France’s role in the 1994 Genocide against the Tutsis was evoked on Wednesday at the commemoration of over 50,000 Tutsis who perished at the former ETO Murambi in Nyamagabe District.
When the Genocide began, Tutsis in Gikongoro Prefecture were told by the authorities to take refuge at ETO Murambi, a technical school under construction, for easier protection.
In reality, it was to make it easier to kill them. Over a period of two weeks, Tutsis were sent or taken to Murambi until an estimated 50,000 were gathered at the school. The site filled up because even Tutsis who had survived attacks in neighbouring communes fled to Gikongoro; they assumed it would be safer.
Local officials and then government soldiers set up roadblocks to control the movement of Tutsis. Many were murdered or raped before they had reached the school.
At the commemoration, Simeon Mutangana, one of the few survivors of the massacres in Murambi, remembered the circumstances in which thousands of Tutsi were killed in the region.
“When we arrived here, genocidaires cut off the water at the school and deprived us of water and food. In the following days, many succumbed to starvation,” he said.
On 18 April 1994, the interim President of Rwanda during the Genocide Theodore Sindikubwabo held a meeting with administrative leaders and military officials in Gikongoro. The following night, the first attack on Murambi took place.
“We defended ourselves using stones and bricks. We repelled the first attack,” Mutangana recalled, adding that another attack the next day was also stopped.
Yet on 21 April 1994, the main assault began. A substantial force had been assembled, enabling the militia and then government soldiers to encircle the school to prevent escape. Armed with guns and grenades, they started the attack in the early morning.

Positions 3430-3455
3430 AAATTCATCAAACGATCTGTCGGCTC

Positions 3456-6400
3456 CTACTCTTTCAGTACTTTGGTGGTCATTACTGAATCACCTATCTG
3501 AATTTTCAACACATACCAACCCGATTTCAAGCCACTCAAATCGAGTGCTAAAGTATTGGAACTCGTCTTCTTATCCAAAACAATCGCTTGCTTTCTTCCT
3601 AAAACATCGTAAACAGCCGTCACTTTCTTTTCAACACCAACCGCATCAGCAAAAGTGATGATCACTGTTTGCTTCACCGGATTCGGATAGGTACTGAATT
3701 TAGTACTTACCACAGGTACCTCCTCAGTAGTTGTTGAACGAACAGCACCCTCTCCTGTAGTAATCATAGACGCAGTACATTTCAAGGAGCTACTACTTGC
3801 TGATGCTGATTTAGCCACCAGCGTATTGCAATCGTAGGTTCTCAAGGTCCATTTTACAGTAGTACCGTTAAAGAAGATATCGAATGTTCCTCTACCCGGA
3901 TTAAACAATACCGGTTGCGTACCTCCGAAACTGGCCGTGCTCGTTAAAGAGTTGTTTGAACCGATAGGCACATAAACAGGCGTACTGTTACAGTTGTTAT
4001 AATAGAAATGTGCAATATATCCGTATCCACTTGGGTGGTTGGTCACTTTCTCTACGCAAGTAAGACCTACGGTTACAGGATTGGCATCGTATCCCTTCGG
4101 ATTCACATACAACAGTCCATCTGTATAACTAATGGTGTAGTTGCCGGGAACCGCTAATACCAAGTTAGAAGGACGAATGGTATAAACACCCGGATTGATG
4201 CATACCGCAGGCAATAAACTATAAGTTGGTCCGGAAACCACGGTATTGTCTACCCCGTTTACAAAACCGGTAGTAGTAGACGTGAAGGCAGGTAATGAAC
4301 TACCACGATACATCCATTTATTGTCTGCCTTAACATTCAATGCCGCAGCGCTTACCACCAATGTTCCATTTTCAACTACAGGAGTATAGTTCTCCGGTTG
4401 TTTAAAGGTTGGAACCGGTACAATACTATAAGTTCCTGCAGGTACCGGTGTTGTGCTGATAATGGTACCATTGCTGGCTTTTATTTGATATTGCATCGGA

ETO Murambi is located on a hill, and surrounded by the killers, the Tutsis at the school were unable to defend themselves or escape.
“The attackers approached the school in a tight circle from adjacent hills. They could see and kill anybody trying to escape down the hill. We were outnumbered. Tutsis were killed in the main school building, in the classrooms and outside where they had been hiding,” said Mutangana who is one of the only 34 survivors of the Murambi massacres in which some 50,000 people were killed.
In June 1994, when ‘Operation Turquoise’ started, French armed forces established their headquarters at Murambi. After the victims of ETO were buried in mass graves, French soldiers created a volleyball court on top of them.
After the massacres at the school, Murambi became a refugee camp, and French soldiers who controlled it allowed government soldiers and Interahamwe into the camp full of Tutsi survivors, giving them the opportunity to continue the killings.
Addressing thousands of mourners at the commemoration, Prime Minister Anastase Murekezi comforted Genocide survivors and called on Rwandans across the country to join in the fight against genocide ideology.
“Visiting memorial sites and getting first-hand information on what happened can play a significant role in fighting genocide ideology, denial, and ensuring that genocide never happens again in Rwanda or elsewhere,” Murekezi said.
The Premier added that Genocide memorials preserve the country’s history, prove that it happened, and provide information on the role of external players – the French government in particular – in Rwanda’s tragic history.
Established in 1995, Murambi is one of the National Genocide Memorial sites and serves as the final resting place for approximately 50,000 victims of the Genocide. Its classrooms contain 848 preserved corpses.